More than half a century has now passed since Rachel Carson meticulously exposed some of the insidious consequences of what the quest for “Progress” and “The Good Life” meant in terms of the environment, government and corporate poisoning of the planet with synthetic pesticides and radiation from nuclear bomb tests. Serialized in the New Yorker in weekly installments, Silent Spring was read by thousands before it was officially published as a book. In the throes of the lingering and officially orchestrated anti-Communist hysteria of the 1950s where women were pushed back into their role as housewives in the nuclear family, Silent Spring was read by many of these women in installments as they were published. Rachel Carson not only exposed the prevalence of chemical pesticides but also the fact that radioactive Strontium 90, a byproduct of the above-ground nuclear bomb tests, had tainted the nation’s milk supply. This was shocking information indeed, and it inspired an army of young women in particular, who anguished over the threats to the health of their children. Many men became alarmed and active as well, but as the Cold War between the United States and the Soviet Union heated dramatically, it was the mobilization of women, primarily, that challenged the government on the nuclear bomb tests and the possibility of nuclear annihilation.
Their challenge extended beyond the issue of nuclear radiation, as horrific as that was. Women working in blue-collar jobs had participated by the tens of thousands in support of the anti-Nazi effort, and they brought their newly experienced independence into organizing the new mass movement, shaking up what we think of as the typical or traditional family structure—a structure that was never as typical or traditional as we’re led to believe.
Our protests today have forgotten the role these women played in the movement to ban the bomb. Carson, bravely unconventional, was part of a revolt in the 1950s and 1960s of scientists, mothers, and leftist thinkers alarmed not only by chemical pollution and pesticides but also equally by the above-ground nuclear bomb tests and the harmful effects of radiation. Rachel Carson inspired thousands to join an environmental movement that grew many tentacles; they did not separate their condemnation of chemical pesticides from support for banning the bomb. The issues were organically related and indivisible, and the joining of both efforts helped to spur an emerging ecological sensibility.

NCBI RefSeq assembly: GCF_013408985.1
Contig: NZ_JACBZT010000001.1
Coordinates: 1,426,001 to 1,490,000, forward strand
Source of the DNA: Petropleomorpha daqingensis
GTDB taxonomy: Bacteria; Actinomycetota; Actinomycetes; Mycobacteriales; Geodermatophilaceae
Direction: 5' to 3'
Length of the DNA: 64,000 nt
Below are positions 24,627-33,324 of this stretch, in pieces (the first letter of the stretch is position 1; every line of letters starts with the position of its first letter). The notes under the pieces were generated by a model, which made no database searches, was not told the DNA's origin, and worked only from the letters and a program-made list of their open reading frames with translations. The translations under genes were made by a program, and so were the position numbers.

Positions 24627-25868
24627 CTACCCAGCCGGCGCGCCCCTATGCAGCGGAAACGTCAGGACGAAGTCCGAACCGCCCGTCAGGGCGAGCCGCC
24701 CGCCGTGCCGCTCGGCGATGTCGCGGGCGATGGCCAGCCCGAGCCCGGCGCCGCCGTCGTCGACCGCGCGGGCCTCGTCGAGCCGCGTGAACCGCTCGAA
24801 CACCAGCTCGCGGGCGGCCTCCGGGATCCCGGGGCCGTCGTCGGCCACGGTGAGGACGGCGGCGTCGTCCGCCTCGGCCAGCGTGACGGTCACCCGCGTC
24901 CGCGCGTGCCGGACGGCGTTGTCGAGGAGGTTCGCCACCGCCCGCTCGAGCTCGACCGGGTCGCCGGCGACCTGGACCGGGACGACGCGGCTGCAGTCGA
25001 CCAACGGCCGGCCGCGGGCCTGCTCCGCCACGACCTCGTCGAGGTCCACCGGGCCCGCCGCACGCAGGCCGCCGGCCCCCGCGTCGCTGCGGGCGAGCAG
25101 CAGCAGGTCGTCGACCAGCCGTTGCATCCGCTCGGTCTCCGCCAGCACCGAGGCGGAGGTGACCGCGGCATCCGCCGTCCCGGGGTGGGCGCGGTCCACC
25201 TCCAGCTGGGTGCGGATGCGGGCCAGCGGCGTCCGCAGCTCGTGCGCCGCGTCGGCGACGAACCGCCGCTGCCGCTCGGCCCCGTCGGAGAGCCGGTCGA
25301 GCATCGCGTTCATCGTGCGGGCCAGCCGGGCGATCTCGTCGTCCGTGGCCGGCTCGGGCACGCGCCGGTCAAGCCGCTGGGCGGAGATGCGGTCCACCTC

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Arsenic is both a naturally occurring rock as well as a synthetic poison. Lead and calcium arsenate were widely used as pesticides in the nineteenth and first half of the twentieth centuries on apples, cotton, and rice, and arsenic was used to treat lumber, such as telephone poles and wood flooring. In the 1944 film Arsenic and Old Lace, arsenic was made infamous as the murder agent of preference discovered by Cary Grant’s character. While the maximum allowable arsenic in drinking water was set in the U.S. at 50 parts per billion in 1942, the United Nations and other bodies, concerned with arsenic’s culpability in causing cancer of the skin, lungs, bladder, and prostate and its record as an endocrine disruptor, had long recommended that the levels around the world be lowered to 10 parts per billion.
President Bill Clinton and Vice President Al Gore did nothing to address arsenic during their eight years in office. Environmentalists advocated that the maximum level of arsenic in drinking water be lowered not to 10 ppb, but to 3 parts per billion. It was not until three days before leaving office that Clinton finally adopted a tougher standard. On becoming president in 2001, George W. Bush was informed that much of the drinking water in the United States was contaminated with unexpectedly high levels of arsenic. Nevertheless, the Bush administration suspended Clinton’s newly lowered arsenic maximum, estimating that it would cost at least $200 million for local communities to enact the tougher standard. Bush also questioned the scientific basis behind the arsenic studies that had been cited to justify lowering the amount of arsenic allowed in drinking water.
Much of the U.S. drinking water is contaminated with arsenic. A shocking study published in Toxicology Reports shows that the current regulatory assessments of the world’s most used herbicides are wrong, and that arsenic is being regularly found in Roundup and other glyphosate-based pesticides at toxic levels.
Could the decades of mass spraying of corn and soy fields with Monsanto’s Roundup have poisoned the nation’s waters with arsenic, thereby contributing to the skyrocketing rates of many types of cancer across the United States? What did Monsanto’s corporate officers (and U.S. and European government officials) know about these other components in Roundup, and when did they know it?